A large body of preclinical research suggests that the reninangiotensin system facilitates the sympathetic nervous system and that ACE inhibition and angiotensin receptor blockade are antiadrenergic (2, 3, 6, 10, 27, 33, 42). At a time when inhibition of the sympathetic nervous system has come to be seen as beneficial, most evident in the use of ␤-adrenoceptor blockers in heart failure (34), pharmaceutical industry marketing strategies have certainly helped perpetuate the notion that these drug classes rank as antiadrenergic agents on an equal footing with ␤-adrenergic blockers and centrally acting sympathetic suppressants. Evidence in humans that angiotensin augments the sympathetic nervous system is much weaker, or absent (1, 16, 17, 25, 43). The present study sought to test this interrelationship in humans, utilizing ARBs in a clinically relevant population, patients with essential hypertension. Because sympathetic nervous system activity is commonly increased in patients with essential hypertension and appears to be involved in the initiation and maintenance of the blood pressure elevation (13), a reduction in sympathetic activity by ARBs should be clinically beneficial. We measured multiunit firing rates in postganglionic efferent sympathetic nerve fibers distributed to the skeletal muscle vasculature with microneurography to test whether ARBs inhibit central sympathetic outflow. In parallel, we used isotope dilution methodology to measure whole body norepinephrine spillover to plasma. A reduction in norepinephrine spillover rates with ARBs disproportionate to any reduction in sympathetic nerve firing rates should signify a presynaptic, antiadrenergic action of the drug class. The caveat, however, does apply here that sympathetic nerve firing and norepinephrine release were not measured in the same sympathetic outflow, nerve firing being that in the sympathetic efferents to the

290 • APRIL 2006 •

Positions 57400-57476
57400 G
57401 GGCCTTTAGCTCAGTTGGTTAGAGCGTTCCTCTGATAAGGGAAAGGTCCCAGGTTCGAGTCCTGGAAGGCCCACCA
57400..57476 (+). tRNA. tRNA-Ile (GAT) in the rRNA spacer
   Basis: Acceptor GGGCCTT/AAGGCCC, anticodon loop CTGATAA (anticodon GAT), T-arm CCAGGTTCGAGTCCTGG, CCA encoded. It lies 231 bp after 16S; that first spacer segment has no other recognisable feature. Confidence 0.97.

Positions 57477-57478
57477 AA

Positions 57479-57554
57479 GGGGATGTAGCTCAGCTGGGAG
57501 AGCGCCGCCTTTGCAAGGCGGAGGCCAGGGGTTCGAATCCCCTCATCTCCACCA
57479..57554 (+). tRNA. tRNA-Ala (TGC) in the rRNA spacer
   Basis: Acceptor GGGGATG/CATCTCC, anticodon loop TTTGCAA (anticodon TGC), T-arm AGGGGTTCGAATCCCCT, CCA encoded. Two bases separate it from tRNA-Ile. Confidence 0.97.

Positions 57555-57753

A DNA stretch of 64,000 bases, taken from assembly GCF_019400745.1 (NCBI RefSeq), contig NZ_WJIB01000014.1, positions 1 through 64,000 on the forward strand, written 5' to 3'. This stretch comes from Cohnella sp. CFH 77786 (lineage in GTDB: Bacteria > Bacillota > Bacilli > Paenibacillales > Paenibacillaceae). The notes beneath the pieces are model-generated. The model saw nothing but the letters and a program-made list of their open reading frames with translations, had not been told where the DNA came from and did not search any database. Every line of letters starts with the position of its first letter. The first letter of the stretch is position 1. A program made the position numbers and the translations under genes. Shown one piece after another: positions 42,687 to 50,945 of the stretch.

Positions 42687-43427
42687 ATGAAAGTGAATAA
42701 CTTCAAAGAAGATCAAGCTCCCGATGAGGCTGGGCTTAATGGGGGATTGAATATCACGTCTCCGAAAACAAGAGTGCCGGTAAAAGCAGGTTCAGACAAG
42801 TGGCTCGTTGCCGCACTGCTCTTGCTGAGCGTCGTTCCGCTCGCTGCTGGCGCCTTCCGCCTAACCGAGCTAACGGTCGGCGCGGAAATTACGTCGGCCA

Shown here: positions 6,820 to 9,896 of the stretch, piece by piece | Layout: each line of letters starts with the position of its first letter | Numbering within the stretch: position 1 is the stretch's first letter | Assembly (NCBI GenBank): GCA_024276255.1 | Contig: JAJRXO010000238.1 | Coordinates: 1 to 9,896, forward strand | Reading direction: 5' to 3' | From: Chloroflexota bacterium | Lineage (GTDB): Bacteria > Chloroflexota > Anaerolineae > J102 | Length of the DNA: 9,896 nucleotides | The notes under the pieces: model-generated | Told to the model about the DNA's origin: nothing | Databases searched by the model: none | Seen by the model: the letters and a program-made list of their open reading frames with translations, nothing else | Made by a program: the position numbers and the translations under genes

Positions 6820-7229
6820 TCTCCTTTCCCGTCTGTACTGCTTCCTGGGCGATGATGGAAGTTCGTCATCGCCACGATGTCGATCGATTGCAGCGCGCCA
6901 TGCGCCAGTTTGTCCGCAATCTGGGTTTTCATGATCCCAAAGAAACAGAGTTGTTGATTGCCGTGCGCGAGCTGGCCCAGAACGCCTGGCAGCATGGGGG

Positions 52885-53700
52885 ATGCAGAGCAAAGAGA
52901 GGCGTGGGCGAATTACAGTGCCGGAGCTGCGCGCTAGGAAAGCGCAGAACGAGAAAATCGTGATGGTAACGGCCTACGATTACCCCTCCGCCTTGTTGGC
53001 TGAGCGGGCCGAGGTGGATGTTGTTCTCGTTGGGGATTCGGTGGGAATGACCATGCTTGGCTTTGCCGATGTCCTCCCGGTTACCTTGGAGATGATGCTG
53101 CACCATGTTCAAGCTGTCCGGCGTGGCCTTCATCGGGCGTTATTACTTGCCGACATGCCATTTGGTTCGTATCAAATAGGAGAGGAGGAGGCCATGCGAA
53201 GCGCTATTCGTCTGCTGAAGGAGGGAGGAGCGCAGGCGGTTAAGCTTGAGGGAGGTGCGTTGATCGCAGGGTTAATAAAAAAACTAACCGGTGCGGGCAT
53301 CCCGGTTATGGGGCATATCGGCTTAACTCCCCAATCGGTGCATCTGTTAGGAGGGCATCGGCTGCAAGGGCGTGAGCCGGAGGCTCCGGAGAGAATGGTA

skeletal muscle vasculature while norepinephrine release was for the whole body. A regional differentiation of drug sympathetic responses could undermine this method of testing for an ARB presynaptic action on sympathetic nerves. The trial was of rigorous design, using a three-way, crossover, chronic dosing configuration, with appropriate washout periods and measurement of autonomic effects during peak drug actions at maximal concentration after dosing. The expected reductions in blood pressure were observed with both ARBs, confirming the clinical efficacy of these agents in lowering blood pressure at these doses. Both drugs also increased plasma ANG II concentrations, as would be expected with an AT1 receptor blocker. The similar increases in ANG II levels with eprosartan and losartan indicate that the two doses were relatively well matched with respect to AT1 receptor blockade. Multiunit postganglionic nerve firing rates in sympathetic efferents directed to the skeletal muscle vasculature were similar across the three treatment groups. Whole body norepinephrine spillover was unchanged by ARB administration. Similarly, plasma norepinephrine concentrations in the supine position and during head-up tilting and responses to the cold pressor test were not reduced by eprosartan or losartan. These findings indicate that the ARBs did not materially inhibit central sympathetic outflow or act presynaptically to reduce sympathetic neural norepinephrine release. The observation that blood pressure was significantly lowered by these agents at the doses utilized suggests that sympathetic nervous inhibition makes minimal contribution to blood pressure lowering by ARBs in essential hypertension. These findings with eprosartan and losartan contrast with the pronounced, easily demonstrable, reduction in norepinephrine spillover and sympathetic nervous activity produced by antihypertensive drugs of the imidazoline-binding class, such as moxonidine and rilmenidine, which act within the brain to inhibit sympathetic nervous outflows (12). These contrasting findings are of some relevance as eprosartan crosses the blood-brain barrier and has been found to exert central inhibitory effects on AT1 receptors (31). That having been said, it is worth noting that similar if not lower levels of sympathetic activity were observed with both ARBs vs. placebo, despite lower achieved blood pressure levels. In this context, it might be said that we have not adequately considered that during the periods of angiotensin blocker treatment, when blood pressure had been lowered, arterial baroreflex drive would have tended to elevate sympathetic nerve firing rates and norepinephrine spillover and, furthermore, that the unchanged sympathetic activity we found during ARB administration can really arise only if the drug class has sympathetic inhibitory properties. This perhaps could be tested for in two ways, by measuring sympathetic activity at a time when the blood pressure had been acutely restored in some way to the pretreatment levels and by performing a full sympathetic-arterial baroreflex curve and noting what sympathetic nerve firing rates were at the blood pressure point on the curve that corresponded to the pretreatment pressure. This line of thinking might be extended to suggest that although the centrally acting imidazoline-binding drugs, such as rilmenidine and moxonidine, do lower sympathetic activity materially, the direct comparison we make with ARBs may not be valid because of differing influences of the two drug classes on the baroreflex. AJP-Heart Circ Physiol • VOL